Don’t be surprised if you have to book a weekday appointment for your wedding hair and makeup trial. If a wedding beauty pro is too busy working their magic on brides every Saturday, that’s a good sign! Schedule your trial appointment for a weekday afternoon when you can duck out of work a few hours early.

couple at outdoor engagement photo shoot

Photo: Walking Eagle Photography

Bachelor or Bachelorette Party

Time off: two days
If you’re traveling for your bachelor(ette) weekend, you might need to miss at least one day of work depending on where you’re going. For bachelor and bachelorette destinations that can’t be reached in a couple of hours, consider taking off the Friday and/or Thursday prior so you don’t spend your entire Saturday traveling, just to turn around and come home on Sunday.

Don’t forget about your return trip. If you’re going to be spending a full day traveling home, consider taking wedding leave on the Monday after your bach weekend. This gives you time to rest up after a weekend of festivities and also creates a buffer in the event of unexpected travel issues.

Week of Wedding

Time off: two or three days
In the week before your wedding, give yourself at least two or three days off of work. You’ll need this time to take care of any last-minute details, such as picking up your marriage license, packing for your honeymoon, vendor follow-ups, bridal beauty treatments, and travel (if you’re not getting married locally). A few days of wedding leave also gives you the opportunity to welcome any out-of-town guests.

Most importantly, you need time to rest! Even if it’s just a quick afternoon nap before you get back to filling those wedding welcome bags, looking after yourself is extremely important in the days leading up to your wedding. That means no work allowed. This is the time to eat healthy, catch up on sleep and get organized so you can avoid any chance of feeling sick or overwhelmed on the big day. With the wedding so close, you’ll probably be too excited to focus on work anyway. (But if your boss asks, you didn’t hear it from us.)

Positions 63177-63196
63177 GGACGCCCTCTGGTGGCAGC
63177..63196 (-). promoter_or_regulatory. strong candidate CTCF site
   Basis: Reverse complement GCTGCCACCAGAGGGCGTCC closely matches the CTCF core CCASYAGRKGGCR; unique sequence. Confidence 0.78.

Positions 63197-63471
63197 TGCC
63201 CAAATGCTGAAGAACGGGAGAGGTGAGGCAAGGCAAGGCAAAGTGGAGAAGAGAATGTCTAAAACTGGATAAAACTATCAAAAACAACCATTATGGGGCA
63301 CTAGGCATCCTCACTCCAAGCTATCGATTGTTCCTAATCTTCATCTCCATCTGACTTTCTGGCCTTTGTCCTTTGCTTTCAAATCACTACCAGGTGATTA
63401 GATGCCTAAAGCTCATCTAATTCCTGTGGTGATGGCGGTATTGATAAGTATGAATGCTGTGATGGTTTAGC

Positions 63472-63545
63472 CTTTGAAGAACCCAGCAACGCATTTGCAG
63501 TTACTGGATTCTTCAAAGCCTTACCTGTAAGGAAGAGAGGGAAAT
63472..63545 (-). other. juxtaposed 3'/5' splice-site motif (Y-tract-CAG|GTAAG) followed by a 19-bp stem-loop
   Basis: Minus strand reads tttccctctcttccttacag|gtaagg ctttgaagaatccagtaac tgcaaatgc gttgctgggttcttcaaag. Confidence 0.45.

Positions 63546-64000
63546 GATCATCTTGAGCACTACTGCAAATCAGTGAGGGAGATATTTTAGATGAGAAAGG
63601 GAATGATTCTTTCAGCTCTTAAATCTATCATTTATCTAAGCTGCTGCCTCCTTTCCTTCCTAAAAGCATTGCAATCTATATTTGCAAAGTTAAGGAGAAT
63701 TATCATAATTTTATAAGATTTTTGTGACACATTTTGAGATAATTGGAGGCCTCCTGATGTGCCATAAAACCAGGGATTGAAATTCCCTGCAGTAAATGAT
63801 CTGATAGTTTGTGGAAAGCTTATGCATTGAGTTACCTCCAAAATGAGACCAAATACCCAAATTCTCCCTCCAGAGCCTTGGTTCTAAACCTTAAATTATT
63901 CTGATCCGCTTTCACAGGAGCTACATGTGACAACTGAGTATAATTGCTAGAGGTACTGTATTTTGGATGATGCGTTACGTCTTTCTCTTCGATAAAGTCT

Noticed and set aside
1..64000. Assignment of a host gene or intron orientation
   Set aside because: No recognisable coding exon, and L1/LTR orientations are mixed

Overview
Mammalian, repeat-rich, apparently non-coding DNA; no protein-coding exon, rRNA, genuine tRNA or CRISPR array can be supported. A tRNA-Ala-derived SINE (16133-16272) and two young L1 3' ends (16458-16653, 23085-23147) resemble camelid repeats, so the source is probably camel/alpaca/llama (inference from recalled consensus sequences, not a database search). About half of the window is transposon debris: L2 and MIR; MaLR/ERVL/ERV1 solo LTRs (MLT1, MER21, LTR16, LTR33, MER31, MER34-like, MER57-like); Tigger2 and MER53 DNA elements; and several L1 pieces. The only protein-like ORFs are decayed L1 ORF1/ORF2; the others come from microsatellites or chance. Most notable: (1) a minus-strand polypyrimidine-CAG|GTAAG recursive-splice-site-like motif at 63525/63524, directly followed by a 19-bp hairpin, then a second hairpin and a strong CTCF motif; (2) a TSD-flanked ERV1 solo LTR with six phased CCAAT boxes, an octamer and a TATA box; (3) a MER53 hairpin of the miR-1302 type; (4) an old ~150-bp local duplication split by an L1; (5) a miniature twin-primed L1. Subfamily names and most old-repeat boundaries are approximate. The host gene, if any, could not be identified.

Day After Wedding

Time off: one or two days
If you’re delaying your honeymoon, you deserve at least one or two vacation days before returning to work — trust us on this. Getting married over a weekend? Take wedding leave on that Monday (and maybe Tuesday) to relax, catch up on thank-you notes, and above all, enjoy the company of your brand-new husband or wife!

Honeymoon

Time off: one to two weeks
According to a WeddingWire survey, the average honeymoon lasts seven to nine days. If you have a Monday-Friday work schedule, consider planning your honeymoon return on a Friday or early Saturday so you have the rest of the weekend to unwind at home before clocking in again on Monday morning.

Can’t take off that much time? A mini-moon (three or four days) is just as romantic and offers plenty of perks — such as allowing you to split up your vacation time if you can’t be away from your job for more than a few days at once.